Supply chain

Here’s how to contain supply chain attacks

Blueprint for responding to a supply chain attack

Cybercriminals are betting on companies to make the same cybersecurity mistakes over and over.

So far, it’s been a winning roll of the dice.

Case in point: earlier this summer, the Russian ransomware group Cl0p exploited a vulnerability in the popular MOVEit file transfer application to attack local governments, universities, and corporations.

It was another striking demonstration of a supply chain attack, also called a value-chain or third-party attack. Rather than hack a network directly, attackers can get into a network by first victimizing outside partners or suppliers that have access to an organization’s systems and infecting software they make. Cybercriminals can then surveil or exploit the data or systems of any clients deploying the compromised applications.

Data has become the lifeblood that organizations need to function. Interrupt that flow and organizations face existential risk. It’s why cybercriminals want to get their hands on data involving the organization, its intellectual property, business plans and strategies, employees, suppliers and most of all, customer data. 

Cybercriminals derive the vast bulk of their profits from the exploitation, sale, and resale of data about individuals. They either commit fraud directly against targeted victims or use purloined personal information to conduct fraud against other organizations or individuals.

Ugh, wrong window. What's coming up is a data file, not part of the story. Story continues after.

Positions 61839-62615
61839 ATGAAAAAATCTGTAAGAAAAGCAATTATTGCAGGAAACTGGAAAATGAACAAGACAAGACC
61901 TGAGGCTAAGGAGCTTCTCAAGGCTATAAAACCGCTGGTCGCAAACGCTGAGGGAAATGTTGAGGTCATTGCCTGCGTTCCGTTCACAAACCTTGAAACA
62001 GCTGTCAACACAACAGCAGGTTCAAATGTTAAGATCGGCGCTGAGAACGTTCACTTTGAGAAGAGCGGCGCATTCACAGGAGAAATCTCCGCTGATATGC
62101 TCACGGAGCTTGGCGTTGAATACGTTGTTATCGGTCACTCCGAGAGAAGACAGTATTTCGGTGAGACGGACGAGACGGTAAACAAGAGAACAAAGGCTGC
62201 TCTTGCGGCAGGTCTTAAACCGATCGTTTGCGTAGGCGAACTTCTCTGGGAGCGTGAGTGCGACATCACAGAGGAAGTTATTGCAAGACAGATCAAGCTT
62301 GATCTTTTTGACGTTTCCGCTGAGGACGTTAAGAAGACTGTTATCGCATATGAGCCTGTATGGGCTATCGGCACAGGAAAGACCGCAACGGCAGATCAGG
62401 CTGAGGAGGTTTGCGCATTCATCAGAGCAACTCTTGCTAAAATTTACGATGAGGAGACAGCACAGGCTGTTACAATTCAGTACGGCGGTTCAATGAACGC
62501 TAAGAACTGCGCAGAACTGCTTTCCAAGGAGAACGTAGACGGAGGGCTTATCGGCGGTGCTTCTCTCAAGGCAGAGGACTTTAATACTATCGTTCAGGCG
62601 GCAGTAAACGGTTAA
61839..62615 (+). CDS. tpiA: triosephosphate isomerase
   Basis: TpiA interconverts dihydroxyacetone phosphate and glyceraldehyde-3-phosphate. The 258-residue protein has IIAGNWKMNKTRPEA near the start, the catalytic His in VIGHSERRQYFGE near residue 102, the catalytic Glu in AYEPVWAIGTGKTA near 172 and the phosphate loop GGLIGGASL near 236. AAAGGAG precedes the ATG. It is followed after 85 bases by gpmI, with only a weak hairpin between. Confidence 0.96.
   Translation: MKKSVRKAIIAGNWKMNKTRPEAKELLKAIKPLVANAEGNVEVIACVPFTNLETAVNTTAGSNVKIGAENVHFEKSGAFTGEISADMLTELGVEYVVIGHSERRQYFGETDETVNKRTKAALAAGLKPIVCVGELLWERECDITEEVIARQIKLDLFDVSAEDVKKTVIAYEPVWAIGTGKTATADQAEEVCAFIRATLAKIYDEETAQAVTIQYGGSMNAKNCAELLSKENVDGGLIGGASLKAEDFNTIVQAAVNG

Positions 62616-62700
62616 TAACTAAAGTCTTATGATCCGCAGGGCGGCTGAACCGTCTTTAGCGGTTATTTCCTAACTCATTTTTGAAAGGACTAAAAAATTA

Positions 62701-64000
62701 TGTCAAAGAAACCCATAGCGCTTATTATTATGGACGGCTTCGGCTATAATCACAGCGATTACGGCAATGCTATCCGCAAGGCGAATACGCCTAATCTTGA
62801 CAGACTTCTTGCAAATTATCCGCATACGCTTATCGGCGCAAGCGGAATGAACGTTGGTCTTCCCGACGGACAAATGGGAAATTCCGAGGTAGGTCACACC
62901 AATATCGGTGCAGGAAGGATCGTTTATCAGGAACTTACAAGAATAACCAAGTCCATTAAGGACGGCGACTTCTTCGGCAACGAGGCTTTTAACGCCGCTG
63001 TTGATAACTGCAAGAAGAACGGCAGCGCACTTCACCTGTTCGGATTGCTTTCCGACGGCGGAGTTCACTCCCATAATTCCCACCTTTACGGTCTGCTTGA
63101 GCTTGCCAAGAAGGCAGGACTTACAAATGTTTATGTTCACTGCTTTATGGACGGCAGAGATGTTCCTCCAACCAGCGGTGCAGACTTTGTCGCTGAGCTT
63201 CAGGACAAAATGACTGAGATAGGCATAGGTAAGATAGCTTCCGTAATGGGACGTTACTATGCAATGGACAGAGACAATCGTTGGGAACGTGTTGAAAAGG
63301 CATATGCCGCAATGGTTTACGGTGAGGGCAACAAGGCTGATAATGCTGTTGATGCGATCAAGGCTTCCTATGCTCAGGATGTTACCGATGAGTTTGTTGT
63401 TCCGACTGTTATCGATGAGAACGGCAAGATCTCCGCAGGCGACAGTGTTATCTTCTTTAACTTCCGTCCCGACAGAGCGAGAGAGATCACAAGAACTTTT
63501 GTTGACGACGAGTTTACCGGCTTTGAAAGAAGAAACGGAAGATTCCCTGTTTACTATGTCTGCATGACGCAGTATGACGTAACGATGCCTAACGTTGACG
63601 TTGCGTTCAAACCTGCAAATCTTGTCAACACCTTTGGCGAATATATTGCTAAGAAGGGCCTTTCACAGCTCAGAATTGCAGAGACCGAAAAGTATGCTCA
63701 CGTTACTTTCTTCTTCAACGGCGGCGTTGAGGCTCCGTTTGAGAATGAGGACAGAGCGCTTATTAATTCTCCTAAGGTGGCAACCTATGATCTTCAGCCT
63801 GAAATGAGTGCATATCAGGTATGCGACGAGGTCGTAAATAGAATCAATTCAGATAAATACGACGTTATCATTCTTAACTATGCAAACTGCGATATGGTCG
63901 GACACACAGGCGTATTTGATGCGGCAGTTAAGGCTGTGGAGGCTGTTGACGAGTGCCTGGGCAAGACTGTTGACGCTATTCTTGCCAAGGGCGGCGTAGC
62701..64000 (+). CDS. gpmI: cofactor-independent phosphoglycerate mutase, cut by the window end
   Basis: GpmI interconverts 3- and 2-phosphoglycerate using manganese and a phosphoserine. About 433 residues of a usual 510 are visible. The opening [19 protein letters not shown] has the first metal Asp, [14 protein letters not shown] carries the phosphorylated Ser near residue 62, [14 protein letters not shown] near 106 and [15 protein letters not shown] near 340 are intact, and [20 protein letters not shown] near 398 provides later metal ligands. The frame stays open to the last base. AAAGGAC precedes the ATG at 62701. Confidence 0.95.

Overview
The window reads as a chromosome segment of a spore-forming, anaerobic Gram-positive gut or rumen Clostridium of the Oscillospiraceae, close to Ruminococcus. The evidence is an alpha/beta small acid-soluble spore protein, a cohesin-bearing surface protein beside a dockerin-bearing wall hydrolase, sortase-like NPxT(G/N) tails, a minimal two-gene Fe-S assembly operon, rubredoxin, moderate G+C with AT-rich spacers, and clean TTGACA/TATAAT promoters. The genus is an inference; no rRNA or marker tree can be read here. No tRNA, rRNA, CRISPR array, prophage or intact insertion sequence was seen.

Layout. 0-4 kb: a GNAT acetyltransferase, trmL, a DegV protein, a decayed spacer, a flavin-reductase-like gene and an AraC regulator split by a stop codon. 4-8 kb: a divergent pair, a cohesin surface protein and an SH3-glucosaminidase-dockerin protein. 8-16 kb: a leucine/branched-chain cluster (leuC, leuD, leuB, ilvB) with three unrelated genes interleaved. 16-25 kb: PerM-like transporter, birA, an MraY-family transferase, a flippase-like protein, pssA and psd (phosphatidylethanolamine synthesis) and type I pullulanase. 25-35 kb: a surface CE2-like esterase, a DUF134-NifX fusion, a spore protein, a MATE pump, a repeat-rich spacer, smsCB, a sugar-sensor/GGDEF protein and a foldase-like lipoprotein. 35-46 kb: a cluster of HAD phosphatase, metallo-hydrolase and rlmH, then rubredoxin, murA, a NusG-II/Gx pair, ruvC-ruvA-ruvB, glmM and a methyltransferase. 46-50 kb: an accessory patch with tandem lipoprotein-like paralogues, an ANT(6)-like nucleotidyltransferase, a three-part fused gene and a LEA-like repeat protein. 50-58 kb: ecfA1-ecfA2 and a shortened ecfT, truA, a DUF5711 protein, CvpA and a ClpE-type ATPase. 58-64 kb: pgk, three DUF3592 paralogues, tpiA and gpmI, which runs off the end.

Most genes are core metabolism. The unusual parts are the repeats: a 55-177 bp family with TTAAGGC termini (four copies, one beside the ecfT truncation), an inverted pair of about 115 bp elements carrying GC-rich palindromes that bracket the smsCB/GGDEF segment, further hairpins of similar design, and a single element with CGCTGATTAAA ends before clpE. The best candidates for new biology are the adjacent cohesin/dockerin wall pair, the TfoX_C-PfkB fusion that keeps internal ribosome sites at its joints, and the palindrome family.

In addition, they make money from extortion, threatening to exploit stolen data or expose breaches publicly if victims refuse to pay a ransom.  

So where was the data in this case? It was data-in-motion, moving between systems within organizations or between organizations in a supply chain providing services for one another. 

More than 600 organizations and government agencies have since reported MOVEit hacks. This indirect approach victimized companies like the BBC and British Airways, which relied on a payroll provider that used MOVEit—just like thousands of other organizations around the world. Maximus, the first government contractor to report a breach in its computer systems linked to MOVEit, disclosed that between 8 million and 11 million people may have had their personal information exposed. The Cl0p cybercriminal group could make up to $100 million from victims paying sky high ransomware demands.

This also followed more well-known supply-chain incidents, such as the SolarWinds Orion and Log4Shell attacks. The discouraging news: the MOVEit compromise is not the last software supply-chain attack we’ll hear about. With enterprises ever more reliant on outside providers, software supply chain attacks have soared more than seven-fold between 2019 and 2022. By 2025, Gartner predicts that 45% of organizations will have suffered attacks on their software supply chains. So, what can security teams do to mitigate the risk? Let’s take a closer look.

The proliferation of supply-chain attacks underscores the problems defenders encounter trying to locate “blind spots'' in the systems that they and their partners use. That’s bad news because attackers are going to exploit any vulnerabilities to slip through company defenses.

Counter-defense plan

If the company has been impacted by the MOVEit attacks, CISOs can start a response by summoning a security threat assessment group (STAG) and hold regular meetings while a supply chain attack lasts. Think of this as akin to a war room to decide on next steps as the organization contends with the adversary and their impact.  Successful STAG programs are built on three fundamental principles:

  • STAG members must treat attendance and execution of any actions as their top priority.
  • Nobody discusses incidents or decisions made outside of the STAG or its appointed sub-groups, such as a subgroup focused on the technical investigation, or a subgroup focused on data privacy and legal.
  • All communications must be issued by the STAG.

The STAG must then quickly swing into action and find answers to basic questions about the nature of an attack.